Australian Artist Guo Jian Arrested In China Amid Tiananmen Square Anniversary Crackdown

Guo Jian, courtesy of the artist. guojianart.com

Chinese-born Australian artist Guo Jian has been detained by authorities in Beijing as part of what seems to be a growing crackdown on potential protests in the lead up to Wednesday’s 25th anniversary of the Tiananmen Square massacre.

The artist joined the People’s Liberation Army as a teenager under then leader Deng Xiaoping, and he spent time as a propaganda poster painter before a growing disenchantment with the military, culminating in the Tiananmen incident, turned him into a critic of the government. He was a university student who jumped the locked gates and joined the 1989 hunger strike protest for a week before being hospitalised, returning to the Square just as the Chinese military began killing civilians.

He moved to Australia in 1992 and became a citizen, with his macabrely subversive, yet colourful cartoon-like paintings, using Chinese opera, military and circus motifs, garnered increasing critical acclaim. He often tackles the conflict between sex and violence and the East and West, adding a wry humour. His works hang in the National Gallery of Australia, Casula Powerhouse and Gallery of Modern Art, Brisbane, as well as the private collection of Lucy and Malcolm Turnbull.

Untitled, 2007, by Guo Jian, courtesy of the artist and Arc One Gallery.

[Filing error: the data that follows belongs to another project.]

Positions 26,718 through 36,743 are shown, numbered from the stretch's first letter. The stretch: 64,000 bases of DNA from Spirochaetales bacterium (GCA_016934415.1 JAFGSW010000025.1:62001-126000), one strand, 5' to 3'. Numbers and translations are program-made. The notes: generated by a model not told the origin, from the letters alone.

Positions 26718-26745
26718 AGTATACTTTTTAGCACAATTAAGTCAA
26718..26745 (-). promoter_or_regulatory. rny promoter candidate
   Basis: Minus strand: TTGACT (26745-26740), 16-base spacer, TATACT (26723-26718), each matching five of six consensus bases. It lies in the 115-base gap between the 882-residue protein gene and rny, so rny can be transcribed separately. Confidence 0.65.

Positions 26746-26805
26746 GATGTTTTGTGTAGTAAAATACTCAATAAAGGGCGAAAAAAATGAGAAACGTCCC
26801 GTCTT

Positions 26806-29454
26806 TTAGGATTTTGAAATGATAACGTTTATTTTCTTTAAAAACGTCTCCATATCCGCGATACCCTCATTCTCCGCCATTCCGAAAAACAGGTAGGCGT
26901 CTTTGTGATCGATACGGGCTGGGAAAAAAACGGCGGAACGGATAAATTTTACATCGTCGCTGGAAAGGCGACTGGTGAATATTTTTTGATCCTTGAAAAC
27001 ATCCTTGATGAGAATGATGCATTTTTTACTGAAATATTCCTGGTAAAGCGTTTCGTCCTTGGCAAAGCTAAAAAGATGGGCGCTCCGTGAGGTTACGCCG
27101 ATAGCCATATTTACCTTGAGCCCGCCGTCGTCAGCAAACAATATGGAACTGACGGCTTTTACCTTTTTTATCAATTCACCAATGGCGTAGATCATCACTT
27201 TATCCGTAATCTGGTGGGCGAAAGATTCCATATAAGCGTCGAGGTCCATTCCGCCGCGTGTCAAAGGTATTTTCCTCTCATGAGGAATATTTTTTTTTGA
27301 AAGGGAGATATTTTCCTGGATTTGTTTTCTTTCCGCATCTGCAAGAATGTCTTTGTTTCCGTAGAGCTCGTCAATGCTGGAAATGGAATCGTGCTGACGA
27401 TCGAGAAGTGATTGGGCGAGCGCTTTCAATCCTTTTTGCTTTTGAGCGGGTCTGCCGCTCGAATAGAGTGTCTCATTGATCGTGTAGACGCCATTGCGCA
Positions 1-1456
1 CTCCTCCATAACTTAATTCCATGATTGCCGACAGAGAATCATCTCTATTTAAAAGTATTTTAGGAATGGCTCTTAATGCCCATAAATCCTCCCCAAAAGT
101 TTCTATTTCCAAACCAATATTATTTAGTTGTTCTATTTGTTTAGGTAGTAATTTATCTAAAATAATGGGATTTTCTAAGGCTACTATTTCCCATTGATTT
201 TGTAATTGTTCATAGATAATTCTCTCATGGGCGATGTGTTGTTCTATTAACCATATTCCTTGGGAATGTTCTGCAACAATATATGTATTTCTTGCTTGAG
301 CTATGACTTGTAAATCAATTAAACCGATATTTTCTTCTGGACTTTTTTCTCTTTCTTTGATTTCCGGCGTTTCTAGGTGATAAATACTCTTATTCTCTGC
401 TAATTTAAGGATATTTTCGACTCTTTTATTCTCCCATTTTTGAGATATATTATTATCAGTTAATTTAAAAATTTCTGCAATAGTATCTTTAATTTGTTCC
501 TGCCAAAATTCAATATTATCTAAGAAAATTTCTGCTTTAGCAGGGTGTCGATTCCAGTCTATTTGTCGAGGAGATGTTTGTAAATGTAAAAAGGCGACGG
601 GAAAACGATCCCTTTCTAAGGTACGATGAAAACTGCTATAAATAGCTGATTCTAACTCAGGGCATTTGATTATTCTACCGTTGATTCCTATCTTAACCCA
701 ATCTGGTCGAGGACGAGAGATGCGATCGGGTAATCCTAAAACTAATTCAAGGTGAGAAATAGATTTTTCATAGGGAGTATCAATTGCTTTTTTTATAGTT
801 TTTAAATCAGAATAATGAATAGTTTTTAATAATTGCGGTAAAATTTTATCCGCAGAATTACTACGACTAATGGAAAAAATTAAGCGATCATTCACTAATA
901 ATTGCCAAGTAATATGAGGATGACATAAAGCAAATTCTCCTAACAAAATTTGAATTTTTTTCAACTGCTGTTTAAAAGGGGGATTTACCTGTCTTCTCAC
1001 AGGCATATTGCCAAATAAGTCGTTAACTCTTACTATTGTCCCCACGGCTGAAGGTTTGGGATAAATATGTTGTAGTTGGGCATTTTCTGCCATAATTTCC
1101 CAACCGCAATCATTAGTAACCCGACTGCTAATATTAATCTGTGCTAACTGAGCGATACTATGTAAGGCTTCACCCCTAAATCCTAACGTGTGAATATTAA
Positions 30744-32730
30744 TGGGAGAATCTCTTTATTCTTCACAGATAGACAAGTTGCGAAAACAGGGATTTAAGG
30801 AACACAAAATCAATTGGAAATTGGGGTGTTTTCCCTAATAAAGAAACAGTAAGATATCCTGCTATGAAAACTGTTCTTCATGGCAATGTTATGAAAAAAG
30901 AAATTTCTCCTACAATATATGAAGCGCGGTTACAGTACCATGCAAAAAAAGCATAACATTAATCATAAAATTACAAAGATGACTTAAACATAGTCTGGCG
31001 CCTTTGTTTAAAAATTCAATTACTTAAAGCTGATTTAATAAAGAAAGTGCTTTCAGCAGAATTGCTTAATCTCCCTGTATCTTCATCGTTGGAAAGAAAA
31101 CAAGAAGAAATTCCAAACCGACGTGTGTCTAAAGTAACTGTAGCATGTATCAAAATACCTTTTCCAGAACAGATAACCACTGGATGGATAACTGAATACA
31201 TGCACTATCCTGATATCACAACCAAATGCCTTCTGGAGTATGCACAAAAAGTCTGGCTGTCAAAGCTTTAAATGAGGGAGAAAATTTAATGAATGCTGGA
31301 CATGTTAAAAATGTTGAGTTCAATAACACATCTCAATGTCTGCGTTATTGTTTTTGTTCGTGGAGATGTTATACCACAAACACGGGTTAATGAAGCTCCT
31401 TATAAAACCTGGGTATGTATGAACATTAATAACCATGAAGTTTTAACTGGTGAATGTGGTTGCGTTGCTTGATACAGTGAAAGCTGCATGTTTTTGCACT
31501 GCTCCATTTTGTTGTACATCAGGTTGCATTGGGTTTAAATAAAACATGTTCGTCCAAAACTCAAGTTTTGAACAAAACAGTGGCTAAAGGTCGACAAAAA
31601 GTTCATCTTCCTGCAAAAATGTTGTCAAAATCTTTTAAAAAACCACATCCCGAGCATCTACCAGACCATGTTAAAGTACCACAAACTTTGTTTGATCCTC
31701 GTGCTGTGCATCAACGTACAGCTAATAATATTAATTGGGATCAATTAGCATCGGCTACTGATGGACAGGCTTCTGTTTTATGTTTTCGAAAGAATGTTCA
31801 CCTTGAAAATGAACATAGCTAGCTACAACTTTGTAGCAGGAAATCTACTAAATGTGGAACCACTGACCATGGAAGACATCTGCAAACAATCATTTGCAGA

He returned to China in 2005 joining friends in a restaurant venture and lives in the Songzhuang art colony near Beijing. He appeared on the ABC’s Shanghai Q&A show in April.

Guojian was taken from his home and detained by police on Sunday night in the wake of an interview in the Weekend Financial Times that was critical of China’s censorship laws and revealed he’d created a protest artwork using a model of Tiananmen Square covered in 160kg of pork mince.

Recalling the violence of Tiananmen, he told the Financial Times “In the army I had never seen that sort of violence. Then I saw the tracers and people falling around me – they were just gone. I suddenly realised, shit, this was war.”

Any mention of the 1989 massacre is forbidden under Chinese law and the interview was removed from copies of the paper distributed in China.

Suzanne Hampel, director of Arc One Gallery, which represents Guo Jian, said she’d heard from fellow artist Gwan Wei, who suggested Chinese authorities were likely to deport Guo Jian to Australia.

“My understanding is that they are rounding up intellectuals and artists to diffuse any chance of protests,” Ms Hampel said.

Journalists and lawyers also appear to be among those detained.

A spokesman for the Department of Foreign Affairs and Trade said the Australian Embassy in Beijing had contacted Chinese authorities to seek further information.

“The Australian Government stands ready to extend all possible consular assistance to Mr Guo,” the spokesperson said.

You can read Guo’s Weekend Financial Times profile here.

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